25/08/2009. Uncategorized. 2 comments.

Crusader

In a somewhat morbid fit of curiosity, I just googled (for real) Joan Halsall, my mum and found this. I have not thought about this event for years, but reading this reminded me of how proud I was of her at the time, and how proud I am of her still. She was 4 foot 11, she must have been something standing up there.  She was a fierce believer in social justice, and her social conscience was a thing to behold. She was tremendous.

17/08/2009. Uncategorized. Leave a comment.

Not in a million years

http://jezebel.com/5326551/channeling-stereotypes-of-men–women-on-tv

06/08/2009. Uncategorized. 2 comments.

Sendak

Of the many books that bring me back to childhood, three really stand out. One I can’t find in print but it was called Phoebe and the Hot Water Bottles. It was about a little girl who lived with her dad who really wanted a puppy, but kept getting hot water bottles instead (the injustice!).  The other two are both by Maurice Sendak. In the Night Kitchen and the better known Where the Wild Things Are  played a huge part in my childhood. They are both beautifully drawn, and really quite surreal (the former features a cast of chefs who all look a lot like Oliver Hardy).  I also loved the musical Really Rosie. This was a collaboration between Sendak who illustrated and Carole King who sang. I know every one of these songs by heart (as will my sons in a year or two).

When I heard that Hollywood was having a go at making a live action Where the Wild Things Are, I was not filled with confidence. The Dr Seuss adaptations have been underwhelming at best, so I didn’t get my hopes up.  The news that Spike Jonze was directing didn’t help, I must confess. However, the trailer is really rather wonderful. Its evocative and surreal, and certainly the Wild Things themselves are tremendous. There is menace in it to be sure, but there’s a bit of menace in the book.

I was already won over, had bought the tickets and the t-shirt when I saw this featurette in which Sendak himself gives his full support to Jonze and the film. The man himself!

That’ll do pig, that’ll do.

31/07/2009. Uncategorized. 2 comments.

Heartbreak

I am sitting with L, who is playing with my phone.

He hands it to me:

“Its your mum” he says.

“Hiya” I say and hand it back to him, “She wants to talk to you”.

“Hi Beth’s mum” he says “pleased to meet you”.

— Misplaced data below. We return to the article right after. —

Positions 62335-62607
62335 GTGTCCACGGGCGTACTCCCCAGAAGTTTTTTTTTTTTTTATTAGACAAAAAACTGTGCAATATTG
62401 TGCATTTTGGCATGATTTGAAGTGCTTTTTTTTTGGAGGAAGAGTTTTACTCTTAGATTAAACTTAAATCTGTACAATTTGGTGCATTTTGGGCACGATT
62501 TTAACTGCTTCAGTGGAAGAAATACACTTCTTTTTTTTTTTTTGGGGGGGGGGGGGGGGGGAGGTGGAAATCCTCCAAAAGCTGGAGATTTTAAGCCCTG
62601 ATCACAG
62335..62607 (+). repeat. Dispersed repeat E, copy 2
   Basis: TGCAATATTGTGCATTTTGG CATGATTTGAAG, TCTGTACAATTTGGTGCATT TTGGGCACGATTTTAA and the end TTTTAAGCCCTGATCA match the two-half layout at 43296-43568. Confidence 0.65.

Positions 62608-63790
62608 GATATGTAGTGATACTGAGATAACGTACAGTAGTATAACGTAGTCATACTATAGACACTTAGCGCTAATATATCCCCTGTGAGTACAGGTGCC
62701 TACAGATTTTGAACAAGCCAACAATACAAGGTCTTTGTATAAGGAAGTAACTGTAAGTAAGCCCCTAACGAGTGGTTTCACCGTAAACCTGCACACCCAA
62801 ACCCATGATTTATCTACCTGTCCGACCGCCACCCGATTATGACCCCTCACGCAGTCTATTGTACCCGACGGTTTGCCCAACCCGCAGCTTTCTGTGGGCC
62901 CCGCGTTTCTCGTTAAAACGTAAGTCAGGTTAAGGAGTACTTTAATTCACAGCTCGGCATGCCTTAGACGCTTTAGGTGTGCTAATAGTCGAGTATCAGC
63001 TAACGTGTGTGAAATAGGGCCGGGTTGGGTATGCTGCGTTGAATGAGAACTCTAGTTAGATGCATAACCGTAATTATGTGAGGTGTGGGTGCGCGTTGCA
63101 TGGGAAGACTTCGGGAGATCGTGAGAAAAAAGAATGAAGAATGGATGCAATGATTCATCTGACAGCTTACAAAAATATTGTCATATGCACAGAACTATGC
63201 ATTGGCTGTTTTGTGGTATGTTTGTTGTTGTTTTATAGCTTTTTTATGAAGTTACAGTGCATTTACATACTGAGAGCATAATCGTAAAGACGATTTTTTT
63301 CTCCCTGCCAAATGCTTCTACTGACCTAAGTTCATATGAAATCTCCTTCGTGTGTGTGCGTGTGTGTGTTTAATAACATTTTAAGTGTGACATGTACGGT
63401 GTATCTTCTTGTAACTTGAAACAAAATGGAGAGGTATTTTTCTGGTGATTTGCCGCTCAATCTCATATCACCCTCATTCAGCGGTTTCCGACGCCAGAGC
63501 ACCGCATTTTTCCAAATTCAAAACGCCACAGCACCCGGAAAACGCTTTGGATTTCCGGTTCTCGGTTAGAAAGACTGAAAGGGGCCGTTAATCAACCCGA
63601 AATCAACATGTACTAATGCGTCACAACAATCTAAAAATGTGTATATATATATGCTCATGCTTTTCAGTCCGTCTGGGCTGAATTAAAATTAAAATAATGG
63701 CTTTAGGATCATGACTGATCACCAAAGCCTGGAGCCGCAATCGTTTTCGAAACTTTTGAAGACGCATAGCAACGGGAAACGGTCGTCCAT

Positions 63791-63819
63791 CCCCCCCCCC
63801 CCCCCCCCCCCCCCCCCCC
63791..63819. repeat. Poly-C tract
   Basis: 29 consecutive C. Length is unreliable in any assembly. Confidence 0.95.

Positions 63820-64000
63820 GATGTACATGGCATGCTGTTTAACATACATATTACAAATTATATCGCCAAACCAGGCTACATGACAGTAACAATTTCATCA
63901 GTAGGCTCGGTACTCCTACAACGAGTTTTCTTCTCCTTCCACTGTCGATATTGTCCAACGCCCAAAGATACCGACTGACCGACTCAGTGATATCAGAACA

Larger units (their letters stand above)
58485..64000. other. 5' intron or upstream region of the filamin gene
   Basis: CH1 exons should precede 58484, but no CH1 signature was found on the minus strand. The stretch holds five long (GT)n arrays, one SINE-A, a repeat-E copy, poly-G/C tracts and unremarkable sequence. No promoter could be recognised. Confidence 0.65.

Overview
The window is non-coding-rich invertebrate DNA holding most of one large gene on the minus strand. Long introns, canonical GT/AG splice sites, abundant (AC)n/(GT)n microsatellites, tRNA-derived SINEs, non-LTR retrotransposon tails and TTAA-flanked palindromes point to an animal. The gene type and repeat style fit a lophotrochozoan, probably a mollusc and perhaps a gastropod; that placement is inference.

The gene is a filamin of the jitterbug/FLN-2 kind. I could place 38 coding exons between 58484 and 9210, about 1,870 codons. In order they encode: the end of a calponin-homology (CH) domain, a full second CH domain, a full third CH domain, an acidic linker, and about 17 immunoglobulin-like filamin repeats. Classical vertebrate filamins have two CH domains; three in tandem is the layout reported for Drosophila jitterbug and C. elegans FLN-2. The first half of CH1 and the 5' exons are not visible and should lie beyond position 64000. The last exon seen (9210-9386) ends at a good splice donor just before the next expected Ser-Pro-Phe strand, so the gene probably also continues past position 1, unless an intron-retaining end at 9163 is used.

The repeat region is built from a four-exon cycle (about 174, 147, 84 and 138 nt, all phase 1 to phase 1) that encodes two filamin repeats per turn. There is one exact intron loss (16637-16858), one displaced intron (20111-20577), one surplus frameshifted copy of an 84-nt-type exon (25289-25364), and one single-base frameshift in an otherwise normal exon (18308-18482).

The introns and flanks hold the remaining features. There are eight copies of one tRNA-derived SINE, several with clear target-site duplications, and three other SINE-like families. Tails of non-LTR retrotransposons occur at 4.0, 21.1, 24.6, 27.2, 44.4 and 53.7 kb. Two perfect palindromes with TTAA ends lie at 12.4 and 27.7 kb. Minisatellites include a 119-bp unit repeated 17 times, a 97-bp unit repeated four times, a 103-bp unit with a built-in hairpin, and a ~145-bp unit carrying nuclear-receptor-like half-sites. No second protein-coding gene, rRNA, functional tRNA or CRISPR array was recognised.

My heart is broken still, and its been 5 years.

30/07/2009. Uncategorized. 4 comments.

Its my NAME

Bit of an emotive topic this one. For me anyway. I chose not to change my name when I got married. It didn’t feel right to me. It didn’t indicate a lack of love or respect for the mister. It didn’t mean I wasn’t committed to getting married. Its just that, as I said many times to disbelieving friends and colleagues “Its my name!”.  There’s a feminist aspect to it, sure. I’ve never fancied buying into the traditional patriarchy wherein a woman ‘belongs’ to her father and then to her husband. But mainly, you know, its my NAME.

The mister did not feel strongly about this (in truth, I can’t see myself falling in love with someone who did). We talked about it a lot. His take on it was that Mrs S was his mother and Beth B the girl he started dating in sixth year so why would that change because we got married (I know, he’s a keeper).

I really, really didn’t expect it to be a big deal. My mum was a radical feminist, and didn’t change her name when she married my dad way back in 1979, so surely 22 years later, society would have moved on enough for it just to be something some people did. Not so. 

Lots of people were very confused. Some still are. We still get mail addressed to Mr and Mrs R S___. In truth, I think the people who do this are being belligerent.

Let me be clear. This is a choice I made, for me. I have never ever told another woman she was wrong to change her name, or tried to talk someone into keeping theirs. I’m not sure why this is a tradition that maintains, but I respect that it does. But people, usually men, seem to find it threatening that I kept my name. Well, that’s just rude. I’ve never had a discussion with a man on this that didn’t end with this line: ‘did you/would you consider changing your name to your wife’s?’. Their reaction to this (always, always incredulity) should educate them as to why I kept my own. But it never does.

Also, my name is neat. Four letters in each word, both starting with a B. It looks nice (I think). It has symmetry.

Plus, you know, its my NAME!

25/07/2009. Tags: , , . Uncategorized. 5 comments.